The epidemiology of human E. bieneusi infection is poorly understood, and environmental factors that affect transmission of the organism have not been fully elucidated. Most reports addressing prevalence of microporidiosis are based on coprologic or PCR diagnostics, and the serologic screening of humans for microsporidia infection has mostly been limited to species that can be cultured in vitro (68).

Our survey was performed on a limited sample size from highly selected populations, which resulted in decreased statistical power. Although our findings are likely minimal estimates, given the uncertain duration of serologic response and <100% sensitivity of testing, they showed a 33% seroprevalence of E. bieneusi among animal keepers and 20% among HIV-positive persons. In studies in which infection was diagnosed by detection of E. bieneusi spores or DNA in stool, infection rates ranged between 1.4% and 78% (912). However, PCR and coprology are not able to discriminate E. bieneusi spores that have simply been consumed and passed through the intestinal tract from those resulting from active infection. In contrast, the detection of specific antibodies indicates that these persons experienced infection.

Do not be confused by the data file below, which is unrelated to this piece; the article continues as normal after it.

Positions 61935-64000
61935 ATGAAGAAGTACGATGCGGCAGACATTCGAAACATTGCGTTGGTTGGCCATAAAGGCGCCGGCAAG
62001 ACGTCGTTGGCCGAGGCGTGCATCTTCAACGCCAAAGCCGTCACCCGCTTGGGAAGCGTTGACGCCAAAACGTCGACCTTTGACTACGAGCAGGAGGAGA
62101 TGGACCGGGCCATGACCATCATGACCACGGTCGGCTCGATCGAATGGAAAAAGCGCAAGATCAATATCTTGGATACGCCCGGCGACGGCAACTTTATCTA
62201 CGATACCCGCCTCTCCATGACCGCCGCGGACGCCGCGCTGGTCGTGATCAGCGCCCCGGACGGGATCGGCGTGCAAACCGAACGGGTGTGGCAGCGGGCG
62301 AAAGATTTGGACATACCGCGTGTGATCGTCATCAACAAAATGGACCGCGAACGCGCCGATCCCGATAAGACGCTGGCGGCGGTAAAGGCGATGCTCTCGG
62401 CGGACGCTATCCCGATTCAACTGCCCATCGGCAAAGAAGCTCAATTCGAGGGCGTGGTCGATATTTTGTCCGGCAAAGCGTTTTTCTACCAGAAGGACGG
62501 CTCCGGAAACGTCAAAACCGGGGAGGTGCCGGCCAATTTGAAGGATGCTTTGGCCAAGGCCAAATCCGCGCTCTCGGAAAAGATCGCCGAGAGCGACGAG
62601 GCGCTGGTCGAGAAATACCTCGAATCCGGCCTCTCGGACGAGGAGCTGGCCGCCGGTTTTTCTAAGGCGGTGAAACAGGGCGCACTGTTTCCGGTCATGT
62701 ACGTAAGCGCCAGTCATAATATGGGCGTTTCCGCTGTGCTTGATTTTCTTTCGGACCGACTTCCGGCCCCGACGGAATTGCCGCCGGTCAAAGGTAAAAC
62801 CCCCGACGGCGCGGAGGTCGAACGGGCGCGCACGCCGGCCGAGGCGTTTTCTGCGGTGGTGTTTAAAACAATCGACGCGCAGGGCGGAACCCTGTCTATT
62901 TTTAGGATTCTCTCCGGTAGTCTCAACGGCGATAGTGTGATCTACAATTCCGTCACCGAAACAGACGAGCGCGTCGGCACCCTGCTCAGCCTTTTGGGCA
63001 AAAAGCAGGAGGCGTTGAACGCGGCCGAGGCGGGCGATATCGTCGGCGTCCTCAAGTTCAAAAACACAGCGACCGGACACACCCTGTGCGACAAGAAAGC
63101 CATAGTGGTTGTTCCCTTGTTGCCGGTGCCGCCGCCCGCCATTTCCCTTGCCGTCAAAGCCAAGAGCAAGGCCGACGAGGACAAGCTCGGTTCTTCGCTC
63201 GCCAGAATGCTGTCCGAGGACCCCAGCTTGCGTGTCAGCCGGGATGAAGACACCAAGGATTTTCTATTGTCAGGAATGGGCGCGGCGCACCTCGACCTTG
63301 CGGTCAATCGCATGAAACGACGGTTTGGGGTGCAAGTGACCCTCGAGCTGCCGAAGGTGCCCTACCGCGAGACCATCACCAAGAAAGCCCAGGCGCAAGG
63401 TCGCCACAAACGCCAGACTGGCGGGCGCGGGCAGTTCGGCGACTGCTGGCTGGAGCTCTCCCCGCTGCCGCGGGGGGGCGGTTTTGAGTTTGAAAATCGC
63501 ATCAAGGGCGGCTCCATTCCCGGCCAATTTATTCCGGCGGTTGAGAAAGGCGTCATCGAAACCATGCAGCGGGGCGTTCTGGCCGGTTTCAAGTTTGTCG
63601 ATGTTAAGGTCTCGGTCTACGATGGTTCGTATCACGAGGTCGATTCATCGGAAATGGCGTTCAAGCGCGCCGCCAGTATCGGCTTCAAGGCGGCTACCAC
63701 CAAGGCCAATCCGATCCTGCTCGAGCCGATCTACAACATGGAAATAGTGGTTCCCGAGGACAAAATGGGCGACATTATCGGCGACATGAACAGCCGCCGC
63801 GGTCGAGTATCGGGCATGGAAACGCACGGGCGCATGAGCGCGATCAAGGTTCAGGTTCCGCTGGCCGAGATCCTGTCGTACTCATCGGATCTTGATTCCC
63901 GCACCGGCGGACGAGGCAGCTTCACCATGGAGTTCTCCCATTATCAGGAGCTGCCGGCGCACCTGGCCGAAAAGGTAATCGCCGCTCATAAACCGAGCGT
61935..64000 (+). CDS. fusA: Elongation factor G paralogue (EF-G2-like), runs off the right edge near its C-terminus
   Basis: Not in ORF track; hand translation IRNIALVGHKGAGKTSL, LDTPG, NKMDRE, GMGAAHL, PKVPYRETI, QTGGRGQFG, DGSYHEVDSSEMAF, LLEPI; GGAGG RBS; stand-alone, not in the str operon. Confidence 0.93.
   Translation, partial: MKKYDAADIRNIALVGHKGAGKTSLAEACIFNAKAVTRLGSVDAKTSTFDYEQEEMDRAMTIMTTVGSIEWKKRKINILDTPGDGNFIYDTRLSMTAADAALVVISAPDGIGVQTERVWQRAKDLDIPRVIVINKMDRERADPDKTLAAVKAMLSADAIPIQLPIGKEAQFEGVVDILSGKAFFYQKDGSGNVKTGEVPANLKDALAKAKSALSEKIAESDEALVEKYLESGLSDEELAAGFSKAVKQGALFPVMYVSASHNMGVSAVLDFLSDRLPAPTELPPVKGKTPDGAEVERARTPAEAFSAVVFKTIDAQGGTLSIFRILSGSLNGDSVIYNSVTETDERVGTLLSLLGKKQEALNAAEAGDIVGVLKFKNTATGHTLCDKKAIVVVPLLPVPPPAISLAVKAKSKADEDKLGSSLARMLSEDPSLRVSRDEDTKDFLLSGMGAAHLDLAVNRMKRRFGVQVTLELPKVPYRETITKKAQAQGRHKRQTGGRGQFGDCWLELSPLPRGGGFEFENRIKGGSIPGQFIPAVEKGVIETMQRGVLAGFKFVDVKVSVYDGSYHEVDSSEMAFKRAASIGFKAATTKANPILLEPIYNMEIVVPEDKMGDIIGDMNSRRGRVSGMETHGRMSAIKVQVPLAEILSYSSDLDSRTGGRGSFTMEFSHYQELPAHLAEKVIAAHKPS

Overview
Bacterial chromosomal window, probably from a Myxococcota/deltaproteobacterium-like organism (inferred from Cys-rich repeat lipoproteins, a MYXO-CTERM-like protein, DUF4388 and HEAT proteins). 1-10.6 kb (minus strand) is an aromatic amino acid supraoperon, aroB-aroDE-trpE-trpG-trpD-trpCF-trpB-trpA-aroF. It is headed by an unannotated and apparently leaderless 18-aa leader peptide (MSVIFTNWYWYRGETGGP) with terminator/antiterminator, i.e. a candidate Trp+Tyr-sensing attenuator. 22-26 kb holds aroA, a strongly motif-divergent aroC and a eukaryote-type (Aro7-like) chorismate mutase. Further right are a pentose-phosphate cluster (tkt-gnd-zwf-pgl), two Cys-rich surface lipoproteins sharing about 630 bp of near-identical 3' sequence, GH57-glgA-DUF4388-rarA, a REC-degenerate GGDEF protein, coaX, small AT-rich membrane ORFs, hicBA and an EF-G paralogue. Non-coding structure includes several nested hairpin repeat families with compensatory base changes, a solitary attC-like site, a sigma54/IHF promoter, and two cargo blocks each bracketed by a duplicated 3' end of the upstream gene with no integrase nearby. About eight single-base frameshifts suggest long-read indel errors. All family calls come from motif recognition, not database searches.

In the healthy population represented by normal blood donors, we detected a prevalence of only 10%, which is similar to previously reported prevalences (1.3%–8.0%) of Encephalitozoon-specific antibodies among HIV-negative persons such as blood donors, slaughterhouse workers, dog breeders, forestry workers, and pregnant women (68). In other studies, microsporidia infection of immunocompetent travelers with self-limiting diarrhea has been reported (13). The persistence of microsporidia despite resolution of the intestinal disorder suggests microsporidia infection may cause clinical signs (e.g., diarrhea) during the early stages of infection that resolve even though the microsporidia persist. In our study, the highest seroprevalence was in the group with professional exposures (33%), concurrent with a high titer of specific antibodies. Some of these professionals cared for pigs on farms, where E. bieneusi spores have been found in the feces of up to 94% of pigs (14). Other studies also confirm the possibility of occupational risk exposure to microsporidia spores. An immunocompetent laboratory worker occupationally exposed to Encephalitozoon cuniculi remained seropositive 38 months after treatment (15). These results indicate the possible role of animals as a zoonotic source of microsporidia spores and show a possible occupational risk for persons who work with animals and animal excrement.